Typically, long term trends in NG (lasting 8-10 weeks) experience several phases of the trend. They don't move straight up without substantial pullbacks. Two of the longest uptrends in NG between November 1 and Jan 15 were experienced in 2001 and 1997. Both of these trends moved $5 and $1.3 respectively. Volatility adjusted these moves were $2.5 and $1 respectively. During both of these moves retracements of 25% or 50% were experienced during the first two weeks of December (these moves both started at the beginning of November). Currently, we have not experienced any retracements that have held until the daily close. That is the unusual part from a technical perspective.

From a seasonal perspective out of the last 23 years there is not a single bullish or neutral year that has not retraced at least 50% of any up move in November/December combined either during the last 2 weeks of December or during January. So expect that whatever this move does in the next 2-4 weeks there is a very high likelihood of a precipitous decline will follow in the next 2-6 weeks.

The question is can you hold on long enough to live through that retracement? If we continue to go straight up (with no retracement) I think it is highly likely that we won't see above $4.9. However, that doesn't mean the trend is over. I expect that we will see at least a 15-25% retracement in the next week or so (prior to Christmas). At that time the trend is most dangerous. One way that could happen is if we go to $4.8 and then retrace and hold $4.4. From there the trend could launch itself another $1 before finally breathing it's last breath in mid to late January. That is basically what happened in 2001 (volatility adjusted). Keep in mind 2001 is the most bullish year on record and from a fundamental perspective I think there are a number of reasons we won't see that happen.

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Old December 14th, 2013, 02:21 PM   #2614 (permalink)
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Here is a link to the weekly EIA NG report. There is a wealth of information in it.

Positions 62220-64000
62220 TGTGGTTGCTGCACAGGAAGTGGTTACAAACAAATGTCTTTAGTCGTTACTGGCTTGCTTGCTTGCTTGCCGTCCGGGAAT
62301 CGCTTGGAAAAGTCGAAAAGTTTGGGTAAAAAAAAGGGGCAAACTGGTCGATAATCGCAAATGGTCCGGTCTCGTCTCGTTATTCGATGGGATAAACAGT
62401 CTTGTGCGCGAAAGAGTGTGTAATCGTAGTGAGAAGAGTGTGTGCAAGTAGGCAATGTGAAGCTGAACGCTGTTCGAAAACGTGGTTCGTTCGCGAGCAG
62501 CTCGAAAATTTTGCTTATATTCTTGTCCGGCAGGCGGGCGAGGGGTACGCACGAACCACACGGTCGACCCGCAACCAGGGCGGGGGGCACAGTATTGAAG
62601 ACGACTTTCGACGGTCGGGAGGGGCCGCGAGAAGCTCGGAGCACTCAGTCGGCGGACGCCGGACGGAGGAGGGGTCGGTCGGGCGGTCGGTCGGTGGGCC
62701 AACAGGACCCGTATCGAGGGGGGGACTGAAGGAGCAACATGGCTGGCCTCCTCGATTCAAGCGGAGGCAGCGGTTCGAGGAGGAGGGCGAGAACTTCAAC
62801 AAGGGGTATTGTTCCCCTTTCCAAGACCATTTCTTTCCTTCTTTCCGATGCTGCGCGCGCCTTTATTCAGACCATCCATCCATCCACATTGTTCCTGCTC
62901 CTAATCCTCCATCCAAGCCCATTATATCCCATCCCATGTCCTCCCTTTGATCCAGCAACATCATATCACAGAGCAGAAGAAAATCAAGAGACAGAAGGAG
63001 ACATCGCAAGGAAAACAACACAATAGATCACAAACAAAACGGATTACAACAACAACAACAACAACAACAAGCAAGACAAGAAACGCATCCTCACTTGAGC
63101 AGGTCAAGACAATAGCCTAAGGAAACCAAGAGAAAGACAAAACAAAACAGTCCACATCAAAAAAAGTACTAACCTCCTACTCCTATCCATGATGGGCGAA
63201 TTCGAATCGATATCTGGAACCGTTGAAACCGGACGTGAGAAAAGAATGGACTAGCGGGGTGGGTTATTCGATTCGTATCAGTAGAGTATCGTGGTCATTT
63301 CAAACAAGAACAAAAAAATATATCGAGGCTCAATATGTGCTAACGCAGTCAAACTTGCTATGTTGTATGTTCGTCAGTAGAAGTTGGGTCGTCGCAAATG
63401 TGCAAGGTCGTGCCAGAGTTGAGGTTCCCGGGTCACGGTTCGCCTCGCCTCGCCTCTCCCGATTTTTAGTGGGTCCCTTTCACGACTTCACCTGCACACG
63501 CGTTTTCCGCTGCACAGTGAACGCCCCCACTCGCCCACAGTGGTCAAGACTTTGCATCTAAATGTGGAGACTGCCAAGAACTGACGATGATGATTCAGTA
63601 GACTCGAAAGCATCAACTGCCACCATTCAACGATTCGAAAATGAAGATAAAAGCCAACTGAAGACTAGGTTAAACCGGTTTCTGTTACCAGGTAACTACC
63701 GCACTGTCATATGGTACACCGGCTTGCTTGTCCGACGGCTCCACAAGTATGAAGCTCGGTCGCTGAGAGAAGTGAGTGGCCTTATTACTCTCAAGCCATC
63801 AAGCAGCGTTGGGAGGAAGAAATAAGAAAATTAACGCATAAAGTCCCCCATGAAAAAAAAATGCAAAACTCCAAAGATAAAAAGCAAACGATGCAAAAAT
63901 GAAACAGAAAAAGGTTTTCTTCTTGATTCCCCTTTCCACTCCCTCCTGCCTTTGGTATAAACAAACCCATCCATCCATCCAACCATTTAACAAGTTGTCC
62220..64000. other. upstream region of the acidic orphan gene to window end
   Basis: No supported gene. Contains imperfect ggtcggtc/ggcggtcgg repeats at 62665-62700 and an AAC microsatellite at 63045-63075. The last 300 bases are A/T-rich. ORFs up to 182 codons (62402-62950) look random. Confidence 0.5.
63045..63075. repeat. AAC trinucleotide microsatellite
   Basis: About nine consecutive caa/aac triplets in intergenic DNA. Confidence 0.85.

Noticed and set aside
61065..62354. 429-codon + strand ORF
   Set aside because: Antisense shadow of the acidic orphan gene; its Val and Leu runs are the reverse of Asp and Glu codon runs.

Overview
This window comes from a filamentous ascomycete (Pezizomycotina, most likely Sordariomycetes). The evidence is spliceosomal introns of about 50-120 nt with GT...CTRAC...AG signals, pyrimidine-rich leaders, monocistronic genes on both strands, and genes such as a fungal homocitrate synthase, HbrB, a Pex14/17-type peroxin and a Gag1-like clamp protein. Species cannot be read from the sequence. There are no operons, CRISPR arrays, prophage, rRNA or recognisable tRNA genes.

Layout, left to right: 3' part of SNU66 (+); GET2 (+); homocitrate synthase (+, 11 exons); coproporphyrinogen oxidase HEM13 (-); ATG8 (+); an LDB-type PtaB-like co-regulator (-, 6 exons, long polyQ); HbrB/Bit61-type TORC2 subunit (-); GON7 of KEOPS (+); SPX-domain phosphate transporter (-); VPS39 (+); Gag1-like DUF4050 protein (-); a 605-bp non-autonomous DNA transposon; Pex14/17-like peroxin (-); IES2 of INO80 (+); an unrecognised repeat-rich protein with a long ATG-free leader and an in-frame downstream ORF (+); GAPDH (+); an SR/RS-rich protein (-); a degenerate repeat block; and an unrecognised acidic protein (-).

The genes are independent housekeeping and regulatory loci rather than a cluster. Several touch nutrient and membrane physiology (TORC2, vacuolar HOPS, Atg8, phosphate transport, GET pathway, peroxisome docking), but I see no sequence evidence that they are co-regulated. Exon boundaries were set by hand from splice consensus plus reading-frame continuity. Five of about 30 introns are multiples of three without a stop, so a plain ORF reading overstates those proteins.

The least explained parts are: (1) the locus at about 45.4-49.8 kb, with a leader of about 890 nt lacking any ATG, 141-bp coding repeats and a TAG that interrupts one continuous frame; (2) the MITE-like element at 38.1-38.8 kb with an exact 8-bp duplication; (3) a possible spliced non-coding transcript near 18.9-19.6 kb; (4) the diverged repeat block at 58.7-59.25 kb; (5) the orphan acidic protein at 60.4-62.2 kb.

Natural Gas - U.S. Energy Information Administration (EIA) - U.S. Energy Information Administration (EIA)

It comes out on Thursday afternoon.

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Old December 14th, 2013, 02:52 PM   #2615 (permalink)
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eudamonia View Post
Typically, long term trends in NG (lasting 8-10 weeks) experience several phases of the trend. They don't move straight up without substantial pullbacks. Two of the longest uptrends in NG between November 1 and Jan 15 were experienced in 2001 and 1997. Both of these trends moved $5 and $1.3 respectively. Volatility adjusted these moves were $2.5 and $1 respectively. During both of these moves retracements of 25% or 50% were experienced during the first two weeks of December (these moves both started at the beginning of November).

Nov 2000 was the 2nd coldest Nov out of 112 years. Dec 2000 was the 7th coldest.

Nov & Dec 2000 combined were the coldest in history. 112 years.

NG Inventory the last week of Dec 2000 was 38% below the 5 year average.

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Old December 14th, 2013, 08:26 PM   #2616 (permalink)
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SMCJB View Post
I don't have time to talk in detail now, will try over the weekend, but try googling "Natural Gas March April" and/or "Natural Gas Widowmaker".

As Ron has pointed out, NG supply picture has changed a lot in the last few years... but still probably an interesting research project.

Regarding the March/April Widowmaker trade I show that buying NGJ14 (April) and selling NGH14 (March) on December 16 and closing the position February 10 yields a marginal positive return 18 out of the last 21 years although not without a few drawdowns (worst was $4100 in 2001). From 1996 and prior to Amaranth's implosion in 2006 this spread was quite a bit more valuable (average profit $7415 per year). Since 2006 volatility for this spread has been greatly reduced - for the last 5 years profits were an average of $20 per year with a suggested stop of $380.